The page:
Thursday, January 26, 2006

Thursday thoughts

In assorted notes conversations with Rob he ended up posting a photo of Pandora Peaks. I did not recognize the young woman, but realized that I had posted a shot of her before, back when I mentioned the death of Russ Meyer in September of 2004.

I had posted an observation of ‘typical’ women before. I noticed when living in California that southern California was the home to a large number of extremely attractive women. I usually do the grocery shopping, and whenever I went shopping in San Diego I almost always came across a shopper that would just make me stop and stare. Must be why so many Playboy girls are from California. New York was filled with extremely pale women with lots of makeup – probably due to lack of sun and need to be noticed. Las Vegas is home to very enhanced women. Almost every shopping trip here I come across somebody not quite like Pandora, but close. One of the local newspaper stories about ‘exotic dancers’ said that for every extra inch an entertainer could bring in an extra $10,000 a year. Haven’t been to any of those places here in Vegas, perhaps I should do some field research. (Rob – want to come along on a fact finding study?) I would think that there is a limit to enhancement, but I have seen photos of some women that seem more distorted than attractive. But I guess some guys have a deep-rooted nurturing complex or something that makes them attracted to very large chests.

I can’t comment on other locations, never having been to Minnesota or Virginia or lots of areas in the US. As for Europeans, I am too distracted by the attractive accents.

For some reason this brings to mind a news story on TV yesterday. Evidently a number of men use the Internet to find young women. The news article concentrated on men that are predators on young teenagers (or younger) who end up trying to get together with them for sex. One TV station had people on line in chat rooms pretending to be young girls, and ended up setting up dates with some of the men. They set up meetings at the supposed young girls homes when parents were not there. The men ended up being greeted by camera crews. Some of them were told to enter via the garage, and take their clothes off before coming in. One segment showed naked men entering the kitchen, being confronted by a camera crew asking if they were sexual predators, and filming their excuses. Most had no explanation for why they were naked, and just ran off pulling up their pants. My wife wondered why police weren’t present to also greet these men. But other articles discuss some police precincts having officers do the same thing, and arresting the guys when they do show up. In a later segment of the show we were watching there were some police present that did arrest a few of the guys.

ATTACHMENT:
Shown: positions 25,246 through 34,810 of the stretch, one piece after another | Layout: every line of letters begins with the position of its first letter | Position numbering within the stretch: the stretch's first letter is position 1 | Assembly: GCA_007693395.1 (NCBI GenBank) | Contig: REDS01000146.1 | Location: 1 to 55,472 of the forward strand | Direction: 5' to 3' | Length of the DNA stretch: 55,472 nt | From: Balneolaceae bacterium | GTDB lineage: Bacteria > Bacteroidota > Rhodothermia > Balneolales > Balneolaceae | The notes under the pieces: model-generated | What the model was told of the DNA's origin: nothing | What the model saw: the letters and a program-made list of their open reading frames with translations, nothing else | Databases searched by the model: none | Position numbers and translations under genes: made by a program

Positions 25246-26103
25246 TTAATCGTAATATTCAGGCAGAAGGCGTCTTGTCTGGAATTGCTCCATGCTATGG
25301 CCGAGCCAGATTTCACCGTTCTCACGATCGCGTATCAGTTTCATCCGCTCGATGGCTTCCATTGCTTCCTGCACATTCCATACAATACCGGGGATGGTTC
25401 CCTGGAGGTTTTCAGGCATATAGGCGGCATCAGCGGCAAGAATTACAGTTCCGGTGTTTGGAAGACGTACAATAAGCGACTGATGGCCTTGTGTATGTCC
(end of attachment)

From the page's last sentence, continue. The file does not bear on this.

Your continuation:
I don't know, but if they were confronting a naked guy in the kitchen of the house where he thought he was meeting a thirteen year old, I would suggest a nice sharp (or rusty and dull) carving knife be used. Cut off those external appendages that motivate him to do such things. Make sure if he wants to visit a kid again he will not be able to do much about it.